Monday micro reviews: Don Jon and Her

Playing catch-up today with two movies I watched but didn’t review at their time of cinema release.

Don Jon:
I suppose you could call writer-director-star Joseph Gordon-Levitt's Don Jon a late onset coming of age tale. The film centres on self-absorbed twentysomething Jon Martello, whose existence revolves around his apartment, working out, clubbing and porn. The last thing there is the most important, narratively, because despite the fact Jon beds plenty of women, none of them provide the thrill that porn does. And when he lands hard-to-get dream girl Scarlett Johansson, he’s given an ultimatum: lose the porn or lose her.

The high sexual content of Don Jon is likely to upset the more conservative viewer, but if you can get past that, this comedy drama offers a perceptive take on the extent to which fantasy – porn for men, and glossy romantic comedies for women – has bolstered dissatisfaction within real-life relationships. For the most part, it’s sharp, smart and refreshingly grounded. Also with Julianne Moore, Tony Danza and Glenne Headly.

4 stars out of 5.


Her:
In the latest from writer-director Spike (Being John Malkovich, Adaptation) Jonze, Joaquin Phoenix plays a man who falls in love with a computer operating system that has the voice of Scarlett Johansson. She falls in love with him too, for the record, as she is sentient, voracious for experience and capable, evidently, of human emotion.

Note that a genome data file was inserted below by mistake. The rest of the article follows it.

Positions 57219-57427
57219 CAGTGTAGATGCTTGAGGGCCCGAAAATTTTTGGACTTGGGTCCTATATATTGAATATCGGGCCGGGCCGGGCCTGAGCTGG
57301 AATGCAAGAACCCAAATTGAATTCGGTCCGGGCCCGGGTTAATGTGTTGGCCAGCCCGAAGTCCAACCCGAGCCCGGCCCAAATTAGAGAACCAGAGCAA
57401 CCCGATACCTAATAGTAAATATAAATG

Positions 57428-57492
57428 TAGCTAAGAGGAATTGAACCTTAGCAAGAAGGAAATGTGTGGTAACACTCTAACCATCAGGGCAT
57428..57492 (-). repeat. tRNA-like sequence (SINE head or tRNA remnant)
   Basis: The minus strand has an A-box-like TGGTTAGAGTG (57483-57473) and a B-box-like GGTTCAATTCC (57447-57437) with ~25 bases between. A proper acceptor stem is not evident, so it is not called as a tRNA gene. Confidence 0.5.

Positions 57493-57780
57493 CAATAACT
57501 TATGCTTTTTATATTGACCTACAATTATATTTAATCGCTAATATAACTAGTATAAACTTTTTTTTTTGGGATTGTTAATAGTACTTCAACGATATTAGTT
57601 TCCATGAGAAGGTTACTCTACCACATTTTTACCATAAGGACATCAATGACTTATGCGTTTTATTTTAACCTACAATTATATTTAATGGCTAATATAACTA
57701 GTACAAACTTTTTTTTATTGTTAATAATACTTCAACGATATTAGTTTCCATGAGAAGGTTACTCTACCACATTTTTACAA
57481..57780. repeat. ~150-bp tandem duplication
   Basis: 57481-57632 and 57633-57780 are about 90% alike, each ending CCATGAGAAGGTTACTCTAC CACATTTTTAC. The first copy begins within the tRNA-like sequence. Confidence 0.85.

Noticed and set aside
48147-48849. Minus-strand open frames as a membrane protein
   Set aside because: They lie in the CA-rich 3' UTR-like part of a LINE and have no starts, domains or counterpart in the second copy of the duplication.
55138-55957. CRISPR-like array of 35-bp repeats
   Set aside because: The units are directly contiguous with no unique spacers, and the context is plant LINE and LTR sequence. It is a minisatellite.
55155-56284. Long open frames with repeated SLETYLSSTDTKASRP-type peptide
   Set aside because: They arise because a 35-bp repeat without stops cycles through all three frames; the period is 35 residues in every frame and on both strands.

It’s a trippy concept, but this highly acclaimed romantic drama (with sci-fi leanings) deftly uses this unconventional relationship to explore such concepts as long distance dating, the degree to which something is “real” without physicality, as well as the legitimacy and social acceptance of virtual/online connections. Set in a credible near future, the film has massive relevance right now. Her is sweet and sad and funny – and just generally lovely. Despite sporting a paedo-moustache for the part, Phoenix has never been more likeable and less creepy. The winner of Best Original Screenplay at this year’s Oscars for very good reason.

4 stars out of 5.

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